It is not always the case that someone’s art will reflect them as a person. Still, when describing how The Ronettes relinquished gender and genre norms and refused to propagate anything other than their own positive individualism, you could well be describing their leader in arms, Ronnie Spector. As she said herself: “No one has their own identity like the Ronettes did back in the day.”
When she passed away at the age of 78 last Wednesday (January 12th), the music world mourned the trailblazer’s death. As Rockstar and riot grrrl pioneer Joan Jett took to Twitter to fittingly pay tribute to Ronnie’s life and legacy, writing: “Our dear friend Ronnie Spector, has passed. She was the sweetest person you could ever know. And her mark on rock and roll is indelible.”
Born as Veronica Greenfield in Spanish Harlem, she began singing with her sister Estelle and cousin Nedra Tally at a young age as The Darling Sisters, eventually performing in high schools and sock hops in the New York area throughout the late 1950s. By 1963, the group had signed a record deal with producer Phil Spector and changed their name to The Ronettes. Thereafter, she overcame the struggles she faced in the industry and in the form of her criminal ex-husband, Phil Spector, and blazed a trail for others to follow—including her friend Jimi Hendrix. Her passion for music was a factor that sustained her throughout.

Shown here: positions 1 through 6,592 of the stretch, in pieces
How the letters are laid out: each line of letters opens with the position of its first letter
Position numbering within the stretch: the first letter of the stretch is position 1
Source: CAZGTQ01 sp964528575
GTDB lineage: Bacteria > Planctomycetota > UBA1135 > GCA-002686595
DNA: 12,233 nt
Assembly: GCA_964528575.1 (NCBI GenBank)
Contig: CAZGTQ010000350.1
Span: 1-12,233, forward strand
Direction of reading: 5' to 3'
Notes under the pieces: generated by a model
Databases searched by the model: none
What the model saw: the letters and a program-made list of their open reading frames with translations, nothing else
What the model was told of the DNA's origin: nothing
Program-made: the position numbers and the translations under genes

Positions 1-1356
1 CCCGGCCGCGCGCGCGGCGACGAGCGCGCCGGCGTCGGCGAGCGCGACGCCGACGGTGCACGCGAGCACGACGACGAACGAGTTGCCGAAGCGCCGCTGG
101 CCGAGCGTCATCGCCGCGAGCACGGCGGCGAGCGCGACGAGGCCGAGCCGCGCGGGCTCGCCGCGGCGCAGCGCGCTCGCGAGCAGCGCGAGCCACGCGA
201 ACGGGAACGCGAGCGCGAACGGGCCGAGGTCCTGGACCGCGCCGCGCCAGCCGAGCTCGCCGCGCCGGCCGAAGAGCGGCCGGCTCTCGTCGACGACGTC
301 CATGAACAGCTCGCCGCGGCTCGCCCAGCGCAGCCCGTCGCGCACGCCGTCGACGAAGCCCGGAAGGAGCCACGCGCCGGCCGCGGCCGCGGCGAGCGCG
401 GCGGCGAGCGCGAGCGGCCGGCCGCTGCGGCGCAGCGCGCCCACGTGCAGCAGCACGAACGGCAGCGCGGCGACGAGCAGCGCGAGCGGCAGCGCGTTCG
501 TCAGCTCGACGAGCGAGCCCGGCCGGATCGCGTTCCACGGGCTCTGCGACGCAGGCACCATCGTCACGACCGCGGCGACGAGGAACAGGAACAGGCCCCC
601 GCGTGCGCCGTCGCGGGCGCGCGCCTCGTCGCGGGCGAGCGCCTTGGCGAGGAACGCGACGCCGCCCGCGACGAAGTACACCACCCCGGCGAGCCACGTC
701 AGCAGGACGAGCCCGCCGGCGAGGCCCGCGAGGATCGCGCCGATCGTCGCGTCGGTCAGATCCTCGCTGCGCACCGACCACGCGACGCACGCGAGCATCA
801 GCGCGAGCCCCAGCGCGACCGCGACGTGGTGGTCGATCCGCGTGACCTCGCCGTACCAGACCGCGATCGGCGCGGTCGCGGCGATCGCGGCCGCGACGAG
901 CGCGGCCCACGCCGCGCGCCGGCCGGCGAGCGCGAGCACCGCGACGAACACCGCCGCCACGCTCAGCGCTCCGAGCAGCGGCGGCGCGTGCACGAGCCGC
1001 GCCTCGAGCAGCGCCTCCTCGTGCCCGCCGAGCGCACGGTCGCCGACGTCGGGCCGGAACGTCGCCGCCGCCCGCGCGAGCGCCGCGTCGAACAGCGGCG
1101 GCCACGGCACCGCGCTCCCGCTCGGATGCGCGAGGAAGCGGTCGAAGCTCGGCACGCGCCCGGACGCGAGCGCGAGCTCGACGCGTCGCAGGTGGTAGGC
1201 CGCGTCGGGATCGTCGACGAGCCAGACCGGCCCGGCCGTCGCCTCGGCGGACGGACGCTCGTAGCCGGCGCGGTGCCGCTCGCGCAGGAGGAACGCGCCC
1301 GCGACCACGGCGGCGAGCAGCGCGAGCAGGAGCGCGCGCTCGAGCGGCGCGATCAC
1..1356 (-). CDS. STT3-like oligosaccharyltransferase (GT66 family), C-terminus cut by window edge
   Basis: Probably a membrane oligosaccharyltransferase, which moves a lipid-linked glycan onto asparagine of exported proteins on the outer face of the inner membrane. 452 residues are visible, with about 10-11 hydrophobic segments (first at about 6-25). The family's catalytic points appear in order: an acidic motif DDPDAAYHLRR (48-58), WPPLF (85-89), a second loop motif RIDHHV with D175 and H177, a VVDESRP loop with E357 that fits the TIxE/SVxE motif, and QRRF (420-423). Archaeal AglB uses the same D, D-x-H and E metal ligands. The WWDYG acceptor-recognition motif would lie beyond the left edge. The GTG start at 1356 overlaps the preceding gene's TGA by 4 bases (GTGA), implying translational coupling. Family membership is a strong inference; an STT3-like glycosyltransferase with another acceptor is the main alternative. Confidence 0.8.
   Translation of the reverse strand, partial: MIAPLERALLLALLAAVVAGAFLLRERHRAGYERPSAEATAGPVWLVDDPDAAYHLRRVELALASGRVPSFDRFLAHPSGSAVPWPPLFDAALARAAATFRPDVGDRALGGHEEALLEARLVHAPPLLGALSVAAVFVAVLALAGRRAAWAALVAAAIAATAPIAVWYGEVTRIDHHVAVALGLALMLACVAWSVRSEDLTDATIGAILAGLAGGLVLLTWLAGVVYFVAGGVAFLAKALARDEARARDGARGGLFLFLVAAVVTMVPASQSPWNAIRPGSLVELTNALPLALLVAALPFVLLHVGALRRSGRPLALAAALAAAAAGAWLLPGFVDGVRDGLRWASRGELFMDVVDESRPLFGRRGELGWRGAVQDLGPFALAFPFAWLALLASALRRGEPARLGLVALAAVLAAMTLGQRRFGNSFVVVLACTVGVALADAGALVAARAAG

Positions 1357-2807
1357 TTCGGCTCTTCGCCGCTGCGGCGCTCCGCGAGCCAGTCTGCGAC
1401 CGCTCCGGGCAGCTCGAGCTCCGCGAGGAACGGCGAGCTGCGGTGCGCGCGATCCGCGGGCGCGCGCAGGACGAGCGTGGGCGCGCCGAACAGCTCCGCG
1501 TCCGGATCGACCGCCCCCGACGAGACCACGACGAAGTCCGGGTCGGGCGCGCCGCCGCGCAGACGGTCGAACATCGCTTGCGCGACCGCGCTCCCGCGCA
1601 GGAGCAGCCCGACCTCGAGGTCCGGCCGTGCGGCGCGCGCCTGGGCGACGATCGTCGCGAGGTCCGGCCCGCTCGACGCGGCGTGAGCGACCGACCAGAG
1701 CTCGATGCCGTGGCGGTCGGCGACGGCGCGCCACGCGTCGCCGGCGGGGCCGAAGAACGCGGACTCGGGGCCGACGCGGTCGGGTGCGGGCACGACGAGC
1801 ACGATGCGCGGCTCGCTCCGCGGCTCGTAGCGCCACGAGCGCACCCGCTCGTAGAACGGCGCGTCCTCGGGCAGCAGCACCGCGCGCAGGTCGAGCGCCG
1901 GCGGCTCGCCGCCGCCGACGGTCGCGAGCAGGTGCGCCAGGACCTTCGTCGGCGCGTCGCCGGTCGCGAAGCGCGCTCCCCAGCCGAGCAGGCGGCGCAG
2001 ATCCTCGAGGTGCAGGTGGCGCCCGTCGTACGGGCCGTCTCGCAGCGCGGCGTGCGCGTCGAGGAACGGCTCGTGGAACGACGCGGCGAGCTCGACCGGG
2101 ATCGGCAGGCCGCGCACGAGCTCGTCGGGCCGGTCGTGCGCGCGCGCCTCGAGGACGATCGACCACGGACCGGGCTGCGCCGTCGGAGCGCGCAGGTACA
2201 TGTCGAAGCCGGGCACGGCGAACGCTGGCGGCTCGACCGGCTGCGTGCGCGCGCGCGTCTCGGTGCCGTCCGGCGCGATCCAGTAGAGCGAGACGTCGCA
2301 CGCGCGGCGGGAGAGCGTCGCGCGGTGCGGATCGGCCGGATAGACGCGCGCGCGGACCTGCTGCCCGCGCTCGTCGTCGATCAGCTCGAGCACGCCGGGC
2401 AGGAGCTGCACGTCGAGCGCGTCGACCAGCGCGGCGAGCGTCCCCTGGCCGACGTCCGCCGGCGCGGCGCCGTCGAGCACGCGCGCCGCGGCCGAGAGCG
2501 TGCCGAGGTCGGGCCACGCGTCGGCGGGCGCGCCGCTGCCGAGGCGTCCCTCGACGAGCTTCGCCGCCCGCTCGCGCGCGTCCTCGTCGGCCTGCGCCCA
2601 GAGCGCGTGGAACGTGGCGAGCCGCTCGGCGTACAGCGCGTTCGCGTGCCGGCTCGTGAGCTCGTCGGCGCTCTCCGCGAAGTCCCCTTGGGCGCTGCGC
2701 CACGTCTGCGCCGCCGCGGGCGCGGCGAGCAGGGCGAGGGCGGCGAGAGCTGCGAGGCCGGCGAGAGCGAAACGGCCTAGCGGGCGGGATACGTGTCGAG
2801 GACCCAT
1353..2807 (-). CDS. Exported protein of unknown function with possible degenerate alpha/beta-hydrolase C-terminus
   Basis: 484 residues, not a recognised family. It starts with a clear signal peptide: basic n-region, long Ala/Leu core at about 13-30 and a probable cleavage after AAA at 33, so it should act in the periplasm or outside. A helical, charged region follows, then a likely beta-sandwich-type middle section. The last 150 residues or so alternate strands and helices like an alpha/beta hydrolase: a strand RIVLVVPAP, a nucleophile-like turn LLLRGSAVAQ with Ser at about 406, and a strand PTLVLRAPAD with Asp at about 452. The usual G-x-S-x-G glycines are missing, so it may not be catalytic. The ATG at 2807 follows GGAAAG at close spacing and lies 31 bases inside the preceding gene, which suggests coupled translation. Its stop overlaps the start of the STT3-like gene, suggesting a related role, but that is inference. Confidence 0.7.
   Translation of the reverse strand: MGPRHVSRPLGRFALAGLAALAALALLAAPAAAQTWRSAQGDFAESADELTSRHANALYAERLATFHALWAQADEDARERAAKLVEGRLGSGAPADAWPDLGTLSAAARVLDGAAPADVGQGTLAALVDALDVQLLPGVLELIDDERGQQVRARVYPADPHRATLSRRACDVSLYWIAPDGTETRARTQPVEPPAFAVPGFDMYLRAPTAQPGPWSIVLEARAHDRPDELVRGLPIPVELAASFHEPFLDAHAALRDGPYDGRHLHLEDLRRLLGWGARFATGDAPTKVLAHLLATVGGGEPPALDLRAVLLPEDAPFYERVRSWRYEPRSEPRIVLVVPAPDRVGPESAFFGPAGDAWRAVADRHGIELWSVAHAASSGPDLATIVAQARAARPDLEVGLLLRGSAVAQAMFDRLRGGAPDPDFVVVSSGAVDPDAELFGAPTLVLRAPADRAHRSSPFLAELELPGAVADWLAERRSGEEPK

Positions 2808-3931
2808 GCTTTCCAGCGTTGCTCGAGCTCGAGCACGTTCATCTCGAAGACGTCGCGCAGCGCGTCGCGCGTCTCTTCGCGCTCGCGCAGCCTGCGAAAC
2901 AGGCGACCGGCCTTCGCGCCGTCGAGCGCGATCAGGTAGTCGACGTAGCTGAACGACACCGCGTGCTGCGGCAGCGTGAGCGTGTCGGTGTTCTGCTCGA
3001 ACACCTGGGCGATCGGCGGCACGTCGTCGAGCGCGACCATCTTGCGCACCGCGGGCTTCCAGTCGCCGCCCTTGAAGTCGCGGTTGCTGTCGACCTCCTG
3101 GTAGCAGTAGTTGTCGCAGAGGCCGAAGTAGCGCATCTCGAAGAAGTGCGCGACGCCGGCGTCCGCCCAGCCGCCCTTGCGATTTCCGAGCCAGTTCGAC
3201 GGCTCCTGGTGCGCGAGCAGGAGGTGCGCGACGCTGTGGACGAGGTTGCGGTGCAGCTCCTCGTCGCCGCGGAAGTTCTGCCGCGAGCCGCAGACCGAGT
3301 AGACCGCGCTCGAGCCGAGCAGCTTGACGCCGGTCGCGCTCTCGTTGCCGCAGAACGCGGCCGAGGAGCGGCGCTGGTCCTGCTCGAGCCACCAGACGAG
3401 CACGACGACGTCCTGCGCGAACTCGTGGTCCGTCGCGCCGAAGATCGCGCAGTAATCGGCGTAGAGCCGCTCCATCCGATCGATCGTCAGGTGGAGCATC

And according to an interview with NME in 2016, that musical obsession began with one song life-changing song: ‘Why Do Fools Fall in Love’ by Frankie Lymon and the Teenagers. The track from 1956 reached number one in the R&B charts and has received a slew of renditions ever since but it is the original that first stirred Spector into action.
“Oh my God! Well, first of all there was Frankie Lymon’s voice,” Spector enthused. “There was something about his voice that pierced me. His diction was so amazing, I couldn’t understand how he could speak that clearly. He wrote that song, which made me more interested in him. If it wasn’t for Frankie Lymon, I wouldn’t be talking to you. He influenced my whole life.”
Buzzing with that first musical love infatuation, Spector stormed off to the record store and quickly snapped up her first album to go along with it, which was, of course, Frankie Lymon and The Teenagers at The London Palladium. Waxing lyrical, Spector opined: “It was the best. I was, like, 13 years old and I’d never heard ‘live’ music. I knew every word on that whole album by heart – every single word. Frankie Lymon was definitely everything to me.”
That love of rhythm and joie de vivre is something that would remain with Spector throughout and positively infect her musical output. She may have been dubbed “the bad girl of rock ‘n’ roll” but as anyone who met her can attest, that title was purely earned through unapologetic bravura as she burned like a beacon in the music world.